Why are eggs not heathy Part 2

Today we wanted to talk about eggs, again.

Last time we explained why eggs are not a healthy food and today we wanted to share more about the real risks of egg consumption.

– Egg consumption increases bad cholesterol:
According to the devastating review published in the Canadian Journal of Cardiology by three academic heavy hitters David Spence (the Director of the Stroke Prevention & Atherosclerosis Research Centre), David Jenkins (the guy who invented the glycemic index) and Dr. Davignon (the Director of the Hyperlipidemia and Atherosclerosis Research Group at the Montreal Institute for Clinical Research) not only do eggs make your bad cholesterol go up, but for hours after you eat, dietary cholesterol increases the susceptibility of LDL (bad cholesterol) to oxidisation, vascular inflammation, oxidative stress, and postprandial hyperlipemia, and potentiates the harmful effects of saturated fat, impairs endothelial function, and increases cardiovascular events (meaning heart attacks).

– Egg consumption can cause Type 2 Diabetes:
According to Harvard’s study “Egg Consumption and Risk of Type 2 Diabetes in Men and Women”, eating eggs increases their risk of developing type 2 diabetes by 58% for me, and 77% for women.

– Egg consumption can cause Prostate Cancer:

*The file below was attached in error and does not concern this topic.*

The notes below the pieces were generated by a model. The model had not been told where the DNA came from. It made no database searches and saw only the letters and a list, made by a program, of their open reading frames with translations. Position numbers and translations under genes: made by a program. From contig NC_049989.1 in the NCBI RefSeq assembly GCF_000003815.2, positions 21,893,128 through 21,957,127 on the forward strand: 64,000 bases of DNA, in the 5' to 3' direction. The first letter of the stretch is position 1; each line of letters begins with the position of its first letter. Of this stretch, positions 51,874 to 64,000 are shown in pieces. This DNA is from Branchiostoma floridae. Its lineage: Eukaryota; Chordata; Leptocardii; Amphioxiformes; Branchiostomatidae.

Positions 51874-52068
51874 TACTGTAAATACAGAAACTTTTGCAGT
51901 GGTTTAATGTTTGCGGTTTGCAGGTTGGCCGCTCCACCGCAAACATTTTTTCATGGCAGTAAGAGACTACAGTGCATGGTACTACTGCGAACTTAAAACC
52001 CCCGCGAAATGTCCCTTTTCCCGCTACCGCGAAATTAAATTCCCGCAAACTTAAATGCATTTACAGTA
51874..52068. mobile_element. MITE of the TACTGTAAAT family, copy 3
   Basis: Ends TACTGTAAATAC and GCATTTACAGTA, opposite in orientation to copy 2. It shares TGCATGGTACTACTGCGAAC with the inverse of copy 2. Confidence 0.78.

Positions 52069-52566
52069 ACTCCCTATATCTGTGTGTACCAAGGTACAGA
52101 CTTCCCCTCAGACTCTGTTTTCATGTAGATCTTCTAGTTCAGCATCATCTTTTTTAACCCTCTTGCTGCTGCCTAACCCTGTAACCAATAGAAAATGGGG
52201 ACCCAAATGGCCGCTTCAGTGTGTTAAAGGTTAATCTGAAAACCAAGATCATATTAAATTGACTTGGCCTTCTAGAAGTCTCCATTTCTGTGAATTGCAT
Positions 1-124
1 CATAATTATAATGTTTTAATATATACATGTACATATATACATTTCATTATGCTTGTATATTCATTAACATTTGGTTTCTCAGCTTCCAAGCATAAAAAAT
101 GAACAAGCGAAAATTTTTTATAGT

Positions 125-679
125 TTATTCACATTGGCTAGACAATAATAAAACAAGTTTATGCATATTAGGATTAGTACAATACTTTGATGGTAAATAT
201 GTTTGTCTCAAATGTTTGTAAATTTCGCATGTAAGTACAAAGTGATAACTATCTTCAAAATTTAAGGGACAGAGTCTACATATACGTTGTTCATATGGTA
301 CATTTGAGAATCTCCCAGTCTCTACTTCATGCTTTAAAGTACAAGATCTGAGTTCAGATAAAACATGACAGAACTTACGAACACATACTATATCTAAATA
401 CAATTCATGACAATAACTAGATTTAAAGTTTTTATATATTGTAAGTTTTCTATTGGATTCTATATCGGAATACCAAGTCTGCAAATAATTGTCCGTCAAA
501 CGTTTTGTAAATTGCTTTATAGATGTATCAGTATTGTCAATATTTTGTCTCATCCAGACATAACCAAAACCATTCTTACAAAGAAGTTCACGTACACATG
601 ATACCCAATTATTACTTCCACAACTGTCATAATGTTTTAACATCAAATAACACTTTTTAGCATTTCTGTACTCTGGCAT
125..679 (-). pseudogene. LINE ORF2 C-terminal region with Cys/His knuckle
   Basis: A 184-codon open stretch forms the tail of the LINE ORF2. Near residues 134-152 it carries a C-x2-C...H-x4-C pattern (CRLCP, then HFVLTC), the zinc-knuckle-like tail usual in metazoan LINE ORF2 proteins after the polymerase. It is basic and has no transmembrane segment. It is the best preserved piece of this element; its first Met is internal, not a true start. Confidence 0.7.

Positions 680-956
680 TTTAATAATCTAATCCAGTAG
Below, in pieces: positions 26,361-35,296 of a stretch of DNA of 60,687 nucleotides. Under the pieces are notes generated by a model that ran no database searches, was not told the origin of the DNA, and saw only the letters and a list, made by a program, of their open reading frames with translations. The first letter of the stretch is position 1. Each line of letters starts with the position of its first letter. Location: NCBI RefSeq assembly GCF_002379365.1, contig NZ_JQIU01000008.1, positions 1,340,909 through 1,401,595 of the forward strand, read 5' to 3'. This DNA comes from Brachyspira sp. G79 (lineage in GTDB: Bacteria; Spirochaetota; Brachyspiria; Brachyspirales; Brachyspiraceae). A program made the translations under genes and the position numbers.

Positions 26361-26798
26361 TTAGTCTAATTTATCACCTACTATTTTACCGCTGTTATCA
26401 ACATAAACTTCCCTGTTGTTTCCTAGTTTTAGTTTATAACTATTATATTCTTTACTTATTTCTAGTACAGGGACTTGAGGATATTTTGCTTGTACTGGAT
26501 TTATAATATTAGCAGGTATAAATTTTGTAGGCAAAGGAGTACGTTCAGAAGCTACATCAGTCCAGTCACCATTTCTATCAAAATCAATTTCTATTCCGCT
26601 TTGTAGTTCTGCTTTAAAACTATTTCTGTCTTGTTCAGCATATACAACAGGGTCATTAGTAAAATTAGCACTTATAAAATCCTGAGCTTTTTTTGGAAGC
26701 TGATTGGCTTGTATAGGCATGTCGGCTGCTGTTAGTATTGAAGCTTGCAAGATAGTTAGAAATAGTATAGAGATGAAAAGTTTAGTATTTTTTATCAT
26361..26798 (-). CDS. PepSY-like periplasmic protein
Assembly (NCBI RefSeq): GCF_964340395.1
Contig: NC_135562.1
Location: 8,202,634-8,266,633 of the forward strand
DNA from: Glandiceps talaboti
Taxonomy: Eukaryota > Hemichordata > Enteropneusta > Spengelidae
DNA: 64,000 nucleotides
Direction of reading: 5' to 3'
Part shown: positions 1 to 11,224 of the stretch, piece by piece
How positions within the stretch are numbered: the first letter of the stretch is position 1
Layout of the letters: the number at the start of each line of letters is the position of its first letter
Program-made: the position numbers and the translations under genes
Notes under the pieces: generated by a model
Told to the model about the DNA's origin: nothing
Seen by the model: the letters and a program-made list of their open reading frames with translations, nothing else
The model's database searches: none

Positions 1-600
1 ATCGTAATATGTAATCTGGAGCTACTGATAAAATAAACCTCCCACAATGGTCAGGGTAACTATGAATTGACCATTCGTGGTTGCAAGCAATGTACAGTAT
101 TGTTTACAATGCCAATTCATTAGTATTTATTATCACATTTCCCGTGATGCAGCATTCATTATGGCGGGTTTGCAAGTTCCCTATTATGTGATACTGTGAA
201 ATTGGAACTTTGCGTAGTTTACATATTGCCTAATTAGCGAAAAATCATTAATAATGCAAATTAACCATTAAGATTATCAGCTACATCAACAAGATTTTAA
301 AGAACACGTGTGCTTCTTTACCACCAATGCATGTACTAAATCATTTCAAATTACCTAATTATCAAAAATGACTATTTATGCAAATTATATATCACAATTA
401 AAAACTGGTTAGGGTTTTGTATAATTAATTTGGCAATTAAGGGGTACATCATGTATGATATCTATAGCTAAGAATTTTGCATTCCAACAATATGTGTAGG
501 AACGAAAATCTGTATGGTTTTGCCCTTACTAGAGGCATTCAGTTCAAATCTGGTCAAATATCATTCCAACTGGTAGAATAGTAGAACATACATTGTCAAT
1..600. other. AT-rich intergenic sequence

According to another Harvard’s study, compared to men who hardly ate any eggs, men who ate even less than a single egg a day had a significant 2-fold increased risk of prostate cancer progression.

– Egg consumption can spread Salmonella:
Salmonella causes more hospitalisations and deaths than any other bacterial foodborne illness, and it’s a growing problem, with the number of cases now 44% higher than in the late 90’s. The main food sources of Salmonella are poultry and eggs, which cause hundreds of thousands of food poisoning cases each year in the U.S alone.

– Egg consumption is responsible for the death of millions of male chicks ground up alive:
For an egg farm, male chicks are no more than a nuisance. They don’t lay eggs, and they don’t grow big enough to sell for meat. So according to the cold, hard economics of the factory farm, male chicks are ground up or gassed soon after they hatch—hundreds of millions a year (data from the farm animal advocates at the Humane League).

So, are you ready to make the swap?
If you are looking for a high protein breakfast, you might want to try this amazing recipe!
1/2 medium banana, mashed
2 tablespoons peanut butter
3/4 cup almond / soy / rice / coconut milk
1 tablespoon coconut / maple syrup
1 teaspoon vanilla extract
1 cup rolled oats
1 tablespoon chia seeds (optional)
1 teaspoon cinnamon
First, mash 1/2 a banana into a large bowl. Then add the rest of the wet ingredients and mix until smooth. Add in dry ingredients and mix again. Cover and place in the refrigerator for at least 2 hours or overnight. Serve cold.

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